As an example of this, 1916 was a betrayal of those who fought and died in their tens of thousands in the Somme. The ‘Gallant allies in Europe’ alluded to in the proclamation were the Germans. At the time of the rising 300,000 young Irish men were fighting in the British army at the request of their freely elected leaders, Redmond at the fore. The fact that the leaders of 1916 attempted to get weapons from the Germans is now generally overlooked. However there is a clear argument to say that this betrayal means that one should not look favourably on the 1916 rising. That is a decision that should be left open to each individual to make, and a government organised commemoration of the rising naturally propagates one side of the argument, instead of facilitating debate. To say that we should commemorate both is an even greater mistake, you simply cannot marry to two in any way.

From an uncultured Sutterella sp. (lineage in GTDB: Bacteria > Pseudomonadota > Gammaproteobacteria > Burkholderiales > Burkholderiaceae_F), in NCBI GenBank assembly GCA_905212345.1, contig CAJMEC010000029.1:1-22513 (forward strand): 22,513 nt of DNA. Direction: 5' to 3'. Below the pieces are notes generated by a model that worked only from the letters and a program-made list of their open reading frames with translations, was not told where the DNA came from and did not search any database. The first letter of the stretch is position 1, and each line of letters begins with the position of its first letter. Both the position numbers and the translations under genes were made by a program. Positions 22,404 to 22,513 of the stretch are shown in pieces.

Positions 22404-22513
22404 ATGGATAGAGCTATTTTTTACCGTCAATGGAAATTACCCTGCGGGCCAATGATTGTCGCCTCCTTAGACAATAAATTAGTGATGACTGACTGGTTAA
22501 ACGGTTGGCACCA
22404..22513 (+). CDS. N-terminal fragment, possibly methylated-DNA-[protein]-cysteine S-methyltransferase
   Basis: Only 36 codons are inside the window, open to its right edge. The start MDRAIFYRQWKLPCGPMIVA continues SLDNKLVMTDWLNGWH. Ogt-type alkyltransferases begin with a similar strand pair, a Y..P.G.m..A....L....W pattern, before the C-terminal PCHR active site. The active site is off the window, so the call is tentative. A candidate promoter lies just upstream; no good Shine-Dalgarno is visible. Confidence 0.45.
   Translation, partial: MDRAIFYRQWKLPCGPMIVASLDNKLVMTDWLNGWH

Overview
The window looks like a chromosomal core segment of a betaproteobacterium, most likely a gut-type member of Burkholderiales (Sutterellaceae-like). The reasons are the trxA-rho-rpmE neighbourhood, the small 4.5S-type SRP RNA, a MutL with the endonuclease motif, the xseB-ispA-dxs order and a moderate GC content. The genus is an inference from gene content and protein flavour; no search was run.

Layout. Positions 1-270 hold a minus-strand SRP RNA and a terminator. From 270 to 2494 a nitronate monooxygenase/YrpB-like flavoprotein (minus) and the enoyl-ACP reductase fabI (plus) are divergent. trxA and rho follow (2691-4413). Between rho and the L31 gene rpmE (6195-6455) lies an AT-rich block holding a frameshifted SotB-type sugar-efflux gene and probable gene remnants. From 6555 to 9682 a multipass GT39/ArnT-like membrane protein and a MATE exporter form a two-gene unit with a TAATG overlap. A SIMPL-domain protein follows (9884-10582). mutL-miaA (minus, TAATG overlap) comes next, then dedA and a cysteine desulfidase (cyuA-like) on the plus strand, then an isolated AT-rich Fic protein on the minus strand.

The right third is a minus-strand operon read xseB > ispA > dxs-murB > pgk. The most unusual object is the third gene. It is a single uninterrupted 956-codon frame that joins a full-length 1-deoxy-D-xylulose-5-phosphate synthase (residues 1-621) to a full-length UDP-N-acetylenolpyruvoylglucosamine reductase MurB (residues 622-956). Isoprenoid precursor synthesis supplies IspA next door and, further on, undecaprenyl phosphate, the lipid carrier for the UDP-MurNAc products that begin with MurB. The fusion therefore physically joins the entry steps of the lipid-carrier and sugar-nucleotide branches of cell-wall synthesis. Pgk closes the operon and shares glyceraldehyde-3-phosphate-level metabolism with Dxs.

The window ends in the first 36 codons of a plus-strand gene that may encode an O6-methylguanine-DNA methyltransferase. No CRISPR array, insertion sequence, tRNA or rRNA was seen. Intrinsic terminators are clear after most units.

Some of the arguments surrounding the parade are that it is reclaiming nationalism, and making people revise their opinions on the situation. However this really will not be the case, the army march is something that people will see, as an endorsement of 1916 in its totality. In seeing that Sinn Fein and the IRA have for years used 1916 for their own ends, we need to look hard at why that is the case. There is certainly a strong argument to be made that they use it, not in a distorted way, but in one that was entirely consistent with the aims of the 1916 leaders. The basic premise of the 1916 action was that a small group of leaders are vindicated in taking a violent action, and then retrospectively allowing people to make of that what they will. This was exactly the logic of the IRA before they disarmed, and to say that they were distorting the legacy of 1916 is actually facetious. 1916’s legacy supports a small group of individuals taking an action that they feel to be in the national interest regardless of whether they have support at the time. That’s a very dangerous legacy for a government to associate itself with.